2019: Artificial intelligence starts to blossom across telecom industry

Artificial intelligence will take several steps up the evolutionary ladder in 2019. (Pixabay)

Editor’s Note: This article is part of our 2019 Preview, which looks at the big topics facing the industry next year. Click here for the 2019 preview in the wireless industry, click here for the 2019 preview in the video industry, and click here for the 2019 preview in the wireline industry.

The artificial intelligence seeds that were sown this year will start to bear fruit in 2019.

Whether it's networks, services, virtualization, or industrial applications, AI is crucial for solving complex problems while enabling new technologies. In order for AI to flourish, there first needs to be underlying machine learning and deeper analytics of data in place, which is well underway this year.

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AI is key to enabling future services, whether they be 5G, IoT or keeping up with bandwidth demands due to increased video streaming.

"AI is probably the most overused buzzword, or will be by the end of next year," said Adva's Ulrich Kohn, director, technical marketing, in a recent interview with FierceTelecom. "Everybody is trying to do AI."

Kohn said Adva is prepping for AI by putting machine learning into its underlying networks, and that AI will be play a pivotal role in managing all of the elements from disaggregation.

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By putting AI and deep learning into software-defined architectures, network operators and enterprises can move a lot of the human manual processes into automated operations in the near term. The long-term goal is moving from automated elements to closed loop automation and finally to autonomous control of networks.

One example of AI development from this is year is Colt Technology Services. Colt started working on its Sentio initiative for its on-demand platform in early 2018. Sentio is the network intelligence platform that uses machine learning, analytics and artificial intelligence for automated service management, service modification or restoration based on closed-loop automation, and data analysis and correlation.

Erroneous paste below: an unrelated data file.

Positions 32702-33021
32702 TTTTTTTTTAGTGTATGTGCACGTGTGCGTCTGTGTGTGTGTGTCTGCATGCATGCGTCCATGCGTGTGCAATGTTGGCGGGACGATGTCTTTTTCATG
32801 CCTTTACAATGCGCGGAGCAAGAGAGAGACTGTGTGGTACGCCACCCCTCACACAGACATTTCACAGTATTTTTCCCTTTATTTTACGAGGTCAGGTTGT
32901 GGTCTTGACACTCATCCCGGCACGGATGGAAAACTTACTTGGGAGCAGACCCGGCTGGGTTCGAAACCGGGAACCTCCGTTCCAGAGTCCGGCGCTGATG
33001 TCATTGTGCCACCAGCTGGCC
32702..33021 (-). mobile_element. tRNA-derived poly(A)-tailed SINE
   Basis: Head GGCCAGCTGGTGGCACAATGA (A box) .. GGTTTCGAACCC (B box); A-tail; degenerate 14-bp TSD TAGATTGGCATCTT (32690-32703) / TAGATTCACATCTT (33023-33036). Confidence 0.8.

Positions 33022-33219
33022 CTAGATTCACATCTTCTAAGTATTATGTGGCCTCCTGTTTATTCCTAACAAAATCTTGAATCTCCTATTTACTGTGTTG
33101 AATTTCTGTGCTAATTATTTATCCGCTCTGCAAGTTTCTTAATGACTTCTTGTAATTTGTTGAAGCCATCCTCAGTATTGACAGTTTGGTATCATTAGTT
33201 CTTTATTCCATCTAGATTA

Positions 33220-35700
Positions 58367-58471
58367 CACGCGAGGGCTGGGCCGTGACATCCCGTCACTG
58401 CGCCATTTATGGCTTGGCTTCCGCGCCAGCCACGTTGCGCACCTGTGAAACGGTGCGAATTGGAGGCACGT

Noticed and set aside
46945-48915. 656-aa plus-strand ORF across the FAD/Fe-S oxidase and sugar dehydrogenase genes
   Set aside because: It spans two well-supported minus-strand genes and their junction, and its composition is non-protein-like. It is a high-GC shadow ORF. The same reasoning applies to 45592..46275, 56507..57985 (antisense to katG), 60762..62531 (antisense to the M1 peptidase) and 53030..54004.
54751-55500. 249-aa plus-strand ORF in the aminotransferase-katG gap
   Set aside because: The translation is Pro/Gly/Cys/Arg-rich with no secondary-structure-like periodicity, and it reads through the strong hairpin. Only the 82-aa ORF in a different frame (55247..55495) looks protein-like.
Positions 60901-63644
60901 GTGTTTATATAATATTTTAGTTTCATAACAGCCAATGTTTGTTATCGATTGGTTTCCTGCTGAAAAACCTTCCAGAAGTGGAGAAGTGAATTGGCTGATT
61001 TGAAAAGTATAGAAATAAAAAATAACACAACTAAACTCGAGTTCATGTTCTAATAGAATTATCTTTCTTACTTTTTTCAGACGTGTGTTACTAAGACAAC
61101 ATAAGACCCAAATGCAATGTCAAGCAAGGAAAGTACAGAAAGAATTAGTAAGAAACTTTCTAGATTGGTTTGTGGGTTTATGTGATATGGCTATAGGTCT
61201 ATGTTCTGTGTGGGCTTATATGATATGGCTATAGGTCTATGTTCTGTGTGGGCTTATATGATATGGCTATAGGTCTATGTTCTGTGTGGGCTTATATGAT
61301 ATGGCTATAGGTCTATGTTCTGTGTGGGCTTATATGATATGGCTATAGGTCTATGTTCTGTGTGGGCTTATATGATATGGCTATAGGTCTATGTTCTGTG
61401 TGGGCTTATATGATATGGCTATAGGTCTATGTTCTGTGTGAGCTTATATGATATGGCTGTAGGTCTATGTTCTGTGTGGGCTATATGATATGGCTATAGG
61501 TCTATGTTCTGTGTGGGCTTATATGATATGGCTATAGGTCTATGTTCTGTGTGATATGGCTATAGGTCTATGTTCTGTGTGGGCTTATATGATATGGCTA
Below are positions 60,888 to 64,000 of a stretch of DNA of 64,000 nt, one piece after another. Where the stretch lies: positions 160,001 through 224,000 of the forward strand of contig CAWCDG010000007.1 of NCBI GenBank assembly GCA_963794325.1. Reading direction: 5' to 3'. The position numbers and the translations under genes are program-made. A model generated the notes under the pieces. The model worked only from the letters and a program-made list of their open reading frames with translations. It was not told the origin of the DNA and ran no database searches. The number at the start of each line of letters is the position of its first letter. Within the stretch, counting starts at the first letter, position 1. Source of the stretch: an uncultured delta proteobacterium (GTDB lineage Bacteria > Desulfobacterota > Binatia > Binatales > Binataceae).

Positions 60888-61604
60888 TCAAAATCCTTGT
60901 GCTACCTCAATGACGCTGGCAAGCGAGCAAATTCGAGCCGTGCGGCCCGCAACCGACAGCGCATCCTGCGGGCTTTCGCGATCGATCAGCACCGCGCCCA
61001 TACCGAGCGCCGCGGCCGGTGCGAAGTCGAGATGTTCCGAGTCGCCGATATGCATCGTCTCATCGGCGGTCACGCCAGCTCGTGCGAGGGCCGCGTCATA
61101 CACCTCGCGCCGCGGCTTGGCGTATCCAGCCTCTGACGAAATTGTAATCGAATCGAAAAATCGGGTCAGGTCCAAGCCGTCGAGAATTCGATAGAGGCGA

Colt's Mirko Voltolini, head of network on demand, said the goal of Sentio was to use AI to make the network more self-healing and more self-sufficient in order to eventually manage itself. Colt is using AI-based automation to handle service assurance and for the management and change control process, which will take multiple different phases. Colt will be moving several AI related proof-of-concepts forward into to 2019.

In order to move the AI ball downfield, AT&T and Tech Mahindra announced in October of last year that they were teaming up on the AI and machine learning Acumos platform with the goal of putting it into open source.

Acumos, which is hosted by the Linux Foundation's LF Deep Learning Foundation, was created to simplify the development of AI across a broad range of verticals while also providing a marketplace for accessing, using and enhancing AI apps. Acumos went live in March in conjunction with the Open Networking Summit. Expect several AI-related projects to emerge from Acumos next year.